With Israeli voters preparing to head to the polls, much ink has been spilled in the last 24 hours about one putative sign of Prime Minister Benjamin Netanyahu's growing desperation -- his decision to "reverse" his previously stated support for a Palestinian state. The "reversal" narrative is, however, based on a fundamental misunderstanding of what Netanyahu has stood for throughout his public life. In fact, whatever the outcome of tomorrow's elections, it's important to dispense with the misguided notion that Netanyahu has ever been an honest broker for peace.
His recent machinations regarding US negotiations with Iran over the latter's nuclear program are little more than an affirmation of a long-standing fact -- Netanyahu has repeatedly over-hyped and misrepresented the actual state of the Iranian program. In doing so, he has frequently been at odds with the best estimates of Israeli intelligence leaders and has resorted to evermore overblown rhetoric and political chicanery to try to conceal that reality. Leaving aside his ill-conceived Congressional stunt earlier this month, a just-as-revealing if much lower profile incident from January merits mention. When a bipartisan delegation of six US Senators visited Israel earlier this year, they were scheduled to have a security briefing with Israel's Mossad on the Iranian nuclear program. Because the Mossad was going to deliver a less alarmist and reckless message than Bibi can countenance, he actually scuttled the briefing. Only when Tennessee Republican Bob Corker threatened to go home, did Netanyahu relent. The episode is a classic encapsulation of Bibi's fecklessness.
On the all important question of dealing with the Palestinians, needless to say, the story is no more encouraging. I wrote last summer about the Likud Party's long-standing opposition to any far-reaching territorial compromise that could actually be the basis of a viable Palestinian state. That history is directly relevant, of course, to Netanyahu's fundamental lack of reliability as a serious negotiating partner.
I am reproducing some of that piece here:
Too much political discussion in the United States about Israel/Palestine proceeds from the premise that Palestinians have no other interest than to destroy Israel and drive the Jews into the sea. Therefore, it is said, well-intentioned Israel has no viable negotiating partner for peace. The political reality on the ground does not conform to such a simple-minded tale of good vs. evil. Israeli hardliners in power have repeatedly rejected any basis for a viable Palestinian state. Indeed, Prime Minister Netanyahu's qualified statement in support of a two-state solution in 2009 -- which his American apologists repeatedly invoke to demonstrate his "moderate" bona fides -- was characterized by a member of his own cabinet as "the spin of our lives." In fact. Likud leaders have said unequivocally that no two-state deal is possible. And just three weeks ago, speaking at a press conference, Netanyahu said:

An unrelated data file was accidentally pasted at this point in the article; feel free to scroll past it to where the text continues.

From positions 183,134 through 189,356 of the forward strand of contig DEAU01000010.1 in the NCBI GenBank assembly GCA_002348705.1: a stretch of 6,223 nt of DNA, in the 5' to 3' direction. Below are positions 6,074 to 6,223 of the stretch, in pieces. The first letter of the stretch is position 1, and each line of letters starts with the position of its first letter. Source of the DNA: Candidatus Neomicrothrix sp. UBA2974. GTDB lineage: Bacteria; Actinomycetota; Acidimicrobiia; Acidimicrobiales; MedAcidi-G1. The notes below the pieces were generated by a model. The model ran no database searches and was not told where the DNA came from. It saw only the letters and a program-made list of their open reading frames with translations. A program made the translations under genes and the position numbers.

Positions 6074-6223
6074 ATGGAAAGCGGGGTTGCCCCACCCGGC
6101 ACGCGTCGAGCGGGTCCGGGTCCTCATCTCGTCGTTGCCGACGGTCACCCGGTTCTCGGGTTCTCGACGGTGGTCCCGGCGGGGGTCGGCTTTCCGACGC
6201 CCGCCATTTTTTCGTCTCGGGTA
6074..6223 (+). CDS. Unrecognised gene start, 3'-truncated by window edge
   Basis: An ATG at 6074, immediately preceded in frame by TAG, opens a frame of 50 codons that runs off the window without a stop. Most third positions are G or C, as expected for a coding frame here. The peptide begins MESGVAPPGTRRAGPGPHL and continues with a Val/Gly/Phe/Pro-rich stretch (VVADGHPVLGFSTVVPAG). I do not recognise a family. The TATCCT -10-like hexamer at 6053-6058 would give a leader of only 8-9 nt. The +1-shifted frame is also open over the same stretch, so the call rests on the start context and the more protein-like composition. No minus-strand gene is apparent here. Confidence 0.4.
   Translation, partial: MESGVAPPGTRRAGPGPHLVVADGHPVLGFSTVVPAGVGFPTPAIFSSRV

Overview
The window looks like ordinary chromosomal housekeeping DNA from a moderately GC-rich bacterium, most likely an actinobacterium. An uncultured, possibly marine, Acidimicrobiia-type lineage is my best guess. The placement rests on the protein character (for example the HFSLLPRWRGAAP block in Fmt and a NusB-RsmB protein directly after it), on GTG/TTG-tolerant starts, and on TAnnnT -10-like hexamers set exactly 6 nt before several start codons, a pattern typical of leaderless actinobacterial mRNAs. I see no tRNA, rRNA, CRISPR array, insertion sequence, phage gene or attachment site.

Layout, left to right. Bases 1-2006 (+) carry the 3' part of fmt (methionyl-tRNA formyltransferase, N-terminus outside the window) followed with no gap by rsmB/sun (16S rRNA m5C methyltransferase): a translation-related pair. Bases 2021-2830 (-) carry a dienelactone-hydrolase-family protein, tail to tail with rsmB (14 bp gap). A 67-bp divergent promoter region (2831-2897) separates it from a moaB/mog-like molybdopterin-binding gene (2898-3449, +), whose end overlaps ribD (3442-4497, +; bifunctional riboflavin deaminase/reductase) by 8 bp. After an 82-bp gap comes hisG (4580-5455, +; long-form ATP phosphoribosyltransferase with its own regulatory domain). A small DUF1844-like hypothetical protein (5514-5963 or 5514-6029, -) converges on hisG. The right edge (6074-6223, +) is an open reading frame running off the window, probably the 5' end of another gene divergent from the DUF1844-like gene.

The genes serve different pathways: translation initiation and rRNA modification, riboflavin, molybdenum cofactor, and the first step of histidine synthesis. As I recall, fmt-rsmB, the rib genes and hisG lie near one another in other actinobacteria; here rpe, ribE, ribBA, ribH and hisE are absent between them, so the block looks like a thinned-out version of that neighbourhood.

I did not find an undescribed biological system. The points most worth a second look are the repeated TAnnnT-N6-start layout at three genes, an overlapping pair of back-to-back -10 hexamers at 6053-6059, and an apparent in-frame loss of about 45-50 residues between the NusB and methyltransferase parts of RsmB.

"I think the Israeli people understand now what I always say: that there cannot be a situation, under any agreement, in which we relinquish security control of the territory west of the River Jordan."
As David Horovitz wrote in The Times of Israel:
"He wasn't saying that he doesn't support a two-state solution. He was saying that it's impossible. This was not a new, dramatic change of stance by the prime minister. It was a new, dramatic exposition of his long-held stance."
In other words, no independent Palestinian state. Period. Ever.
Arab leaders are accused *all the time* of making one set of (conciliatory) statements in front of some audiences in English, while revealing their (true) rejectionist feelings in front of others, in Arabic. To the extent that this is true, one could certainly say the same about Netanyahu -- relatively conciliatory and reasonable-sounding statements for international audiences. And altogether different rhetoric for internal consumption. Bibi is, after all, a master -- like many politicians -- at speaking out of both sides of his mouth.
Events in recent weeks have only affirmed what those paying even cursory attention have long known about Netanyahu. He may believe that he is serving the best interests of the Jewish people, as he understands them. But more than anything, he has been a servant of fear, a tribune of reaction and, ultimately, an obstacle to any enduring or just peace. His most recent election maneuvering doesn't represent a retreat or reversal, only a crystallization of all that he has ever been as a political leader.
(*The phrase, "servant of fear," comes from my friend AK).
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